Date of Birth: December 11, 1889 at Brierly Brook, Antigonish County
Parents: Donald A. and Margaret (Campbell) Chisholm
Siblings: Sister Ann; half brothers: Donald, Angus, Ronald, Duncan, William and John Chisholm; half sisters Catherine, Isabel and Anne Chisholm; half sister Mary MacKinnon
Marital Status: Single
Enlistment: May 27, 1916 at Vancouver, BC
Units: 196th Infantry Battalion (Western Universities); 19th Reserve Battalion; 46th Battalion (South Saskatchewan)
Service #: 911941
Previous Military Service: None
Next of Kin: Donald A. Chisholm, Brierly Brook, Antigonish County, NS (father)
Date of Death: April 12, 1917 at Vimy Ridge, France
Memorial: Canadian War Memorial, Vimy Ridge, Pas-de-Calais, France
Colin Chisholm was born at Brierly Brook, Antigonish County. He was a descendant of Kenneth Chisholm of Strathglass, Scotland. Kenneth did not immigrate to Canada; however, his son, Angus, came out to Monks Head in 1832 and settled soon afterward on the Back Road, Brierly Brook. The Chisholm family became known for their hard work and industry, and rose to prominence in business and construction. As a result, the farm property left the family in the 1970s. Nova Construction and Keltic Motors are two well-known local establishments operated by today’s Chisholm descendants.
Donald A., son of Angus Chisholm, took over the farm from his father. He was first married to Sarah MacDonald of Beaver Meadow and the couple raised a family of five boys and three girls. After his first wife’s death, Donald married Margaret MacKinnon (née Campbell) of North Grant and had two more children—a son Colin, and a daughter Ann, who died in childhood. Margaret was the daughter of Murdoch Campbell of North Grant and was first married to Colin MacKinnon of the same community. Murdoch was one of five brothers who arrived from Lochaber, Scotland in the early 1800’s and settled in the North Grant and Cloverville areas, where some of their descendants still reside.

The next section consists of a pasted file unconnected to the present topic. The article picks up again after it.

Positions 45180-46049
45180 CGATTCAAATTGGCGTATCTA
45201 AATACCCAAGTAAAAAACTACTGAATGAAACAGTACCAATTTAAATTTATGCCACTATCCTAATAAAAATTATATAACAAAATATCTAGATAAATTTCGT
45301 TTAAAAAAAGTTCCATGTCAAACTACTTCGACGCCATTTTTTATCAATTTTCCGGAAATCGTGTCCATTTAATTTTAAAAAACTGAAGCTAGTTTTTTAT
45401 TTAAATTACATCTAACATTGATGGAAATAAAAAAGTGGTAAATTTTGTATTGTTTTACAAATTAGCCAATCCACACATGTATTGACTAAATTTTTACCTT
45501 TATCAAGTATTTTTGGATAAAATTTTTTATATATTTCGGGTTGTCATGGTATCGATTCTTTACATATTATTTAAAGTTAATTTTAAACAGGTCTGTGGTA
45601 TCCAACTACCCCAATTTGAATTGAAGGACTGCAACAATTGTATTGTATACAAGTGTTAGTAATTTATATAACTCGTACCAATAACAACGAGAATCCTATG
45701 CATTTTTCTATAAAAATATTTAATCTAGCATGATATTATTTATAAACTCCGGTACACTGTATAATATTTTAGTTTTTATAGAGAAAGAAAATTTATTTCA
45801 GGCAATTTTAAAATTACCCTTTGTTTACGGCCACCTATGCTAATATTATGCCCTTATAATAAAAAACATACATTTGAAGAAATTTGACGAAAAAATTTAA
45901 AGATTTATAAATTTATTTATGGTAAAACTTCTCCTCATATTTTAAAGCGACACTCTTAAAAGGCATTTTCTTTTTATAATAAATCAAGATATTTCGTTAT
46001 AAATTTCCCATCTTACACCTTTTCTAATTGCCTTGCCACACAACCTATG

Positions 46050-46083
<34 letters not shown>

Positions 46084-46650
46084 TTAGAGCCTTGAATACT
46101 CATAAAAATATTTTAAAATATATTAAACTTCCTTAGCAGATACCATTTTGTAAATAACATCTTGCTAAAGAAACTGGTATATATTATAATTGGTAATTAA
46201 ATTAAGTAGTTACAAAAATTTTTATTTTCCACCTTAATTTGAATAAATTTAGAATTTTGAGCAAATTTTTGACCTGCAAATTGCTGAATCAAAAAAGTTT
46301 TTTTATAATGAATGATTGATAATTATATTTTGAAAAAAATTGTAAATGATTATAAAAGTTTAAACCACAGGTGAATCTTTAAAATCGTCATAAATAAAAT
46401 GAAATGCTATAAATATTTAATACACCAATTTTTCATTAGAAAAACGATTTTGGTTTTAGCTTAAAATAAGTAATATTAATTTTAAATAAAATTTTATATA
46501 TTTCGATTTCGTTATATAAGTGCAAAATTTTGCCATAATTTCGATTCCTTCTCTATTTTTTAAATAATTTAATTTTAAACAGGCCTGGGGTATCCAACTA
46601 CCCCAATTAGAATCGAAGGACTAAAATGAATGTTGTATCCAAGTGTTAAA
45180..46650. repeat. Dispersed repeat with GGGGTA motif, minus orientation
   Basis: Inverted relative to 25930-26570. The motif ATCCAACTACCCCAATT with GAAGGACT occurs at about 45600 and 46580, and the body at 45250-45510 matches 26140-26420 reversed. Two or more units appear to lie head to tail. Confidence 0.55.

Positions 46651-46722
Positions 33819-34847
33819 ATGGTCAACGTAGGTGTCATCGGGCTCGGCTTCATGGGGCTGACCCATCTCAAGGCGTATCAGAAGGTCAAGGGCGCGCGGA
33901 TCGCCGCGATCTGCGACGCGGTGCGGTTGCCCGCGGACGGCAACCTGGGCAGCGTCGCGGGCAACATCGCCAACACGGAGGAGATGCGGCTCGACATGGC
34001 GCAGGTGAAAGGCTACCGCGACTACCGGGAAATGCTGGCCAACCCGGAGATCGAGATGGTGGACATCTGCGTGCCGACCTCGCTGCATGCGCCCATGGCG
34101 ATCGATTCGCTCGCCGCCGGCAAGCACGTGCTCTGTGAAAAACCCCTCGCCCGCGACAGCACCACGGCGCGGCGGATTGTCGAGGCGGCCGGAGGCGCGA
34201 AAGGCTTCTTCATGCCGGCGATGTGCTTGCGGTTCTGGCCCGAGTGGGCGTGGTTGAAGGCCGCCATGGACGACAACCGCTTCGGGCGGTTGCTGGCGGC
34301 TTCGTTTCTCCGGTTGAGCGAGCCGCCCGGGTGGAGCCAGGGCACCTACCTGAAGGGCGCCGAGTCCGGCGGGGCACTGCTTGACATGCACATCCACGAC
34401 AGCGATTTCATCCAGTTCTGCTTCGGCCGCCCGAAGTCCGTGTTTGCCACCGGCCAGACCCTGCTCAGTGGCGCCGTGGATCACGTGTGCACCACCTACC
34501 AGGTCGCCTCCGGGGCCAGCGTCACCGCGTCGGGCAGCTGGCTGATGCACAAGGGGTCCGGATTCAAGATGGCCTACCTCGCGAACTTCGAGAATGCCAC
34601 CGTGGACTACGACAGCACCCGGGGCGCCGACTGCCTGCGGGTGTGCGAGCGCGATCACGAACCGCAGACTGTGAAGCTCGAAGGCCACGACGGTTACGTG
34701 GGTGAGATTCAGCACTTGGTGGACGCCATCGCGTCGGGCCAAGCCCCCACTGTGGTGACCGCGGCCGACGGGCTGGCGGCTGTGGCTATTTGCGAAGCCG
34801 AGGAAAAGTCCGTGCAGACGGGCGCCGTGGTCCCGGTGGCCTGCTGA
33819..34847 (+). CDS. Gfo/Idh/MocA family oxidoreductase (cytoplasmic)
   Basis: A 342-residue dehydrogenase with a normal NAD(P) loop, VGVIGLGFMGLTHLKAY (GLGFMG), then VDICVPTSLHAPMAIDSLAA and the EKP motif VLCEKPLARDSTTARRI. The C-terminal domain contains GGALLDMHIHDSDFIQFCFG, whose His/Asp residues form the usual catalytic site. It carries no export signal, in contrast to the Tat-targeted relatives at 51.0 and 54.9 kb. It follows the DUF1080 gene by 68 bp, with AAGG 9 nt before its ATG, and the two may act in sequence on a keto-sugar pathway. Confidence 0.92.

Prior to his enlistment, Colin Chisholm was living at Sardis, near Chilliwack, British Columbia. His attestation papers indicate that he was teacher when he joined the 196th (Western Universities) Battalion at Vancouver, BC on May 27, 2016. The unit was formed primarily from students enrolled at Western Canadian universities. The idea for the battalion began in February 1916, when students from the Universities of Manitoba, Saskatchewan, Alberta and British Columbia, wanting to maintain their university identity, lobbied the Minister of Militia and convinced him to authorize the formation of a western university battalion, with each university raising a company of approximately 250 men.
The Canadian military was initially reluctant, but the combination of a strong lobbying campaign and the need for fresh troops to replace mounting casualties in Europe tipped the scales. The 196th Battalion was the only Canadian Expeditionary Force infantry battalion raised by universities and largely composed of university staff and students. The unit was under the command of Lieutenant-Colonel D. S. MacKay (79th Cameron Highlanders), and possessed an initial strength of 32 officers and 974 “other ranks” (OR).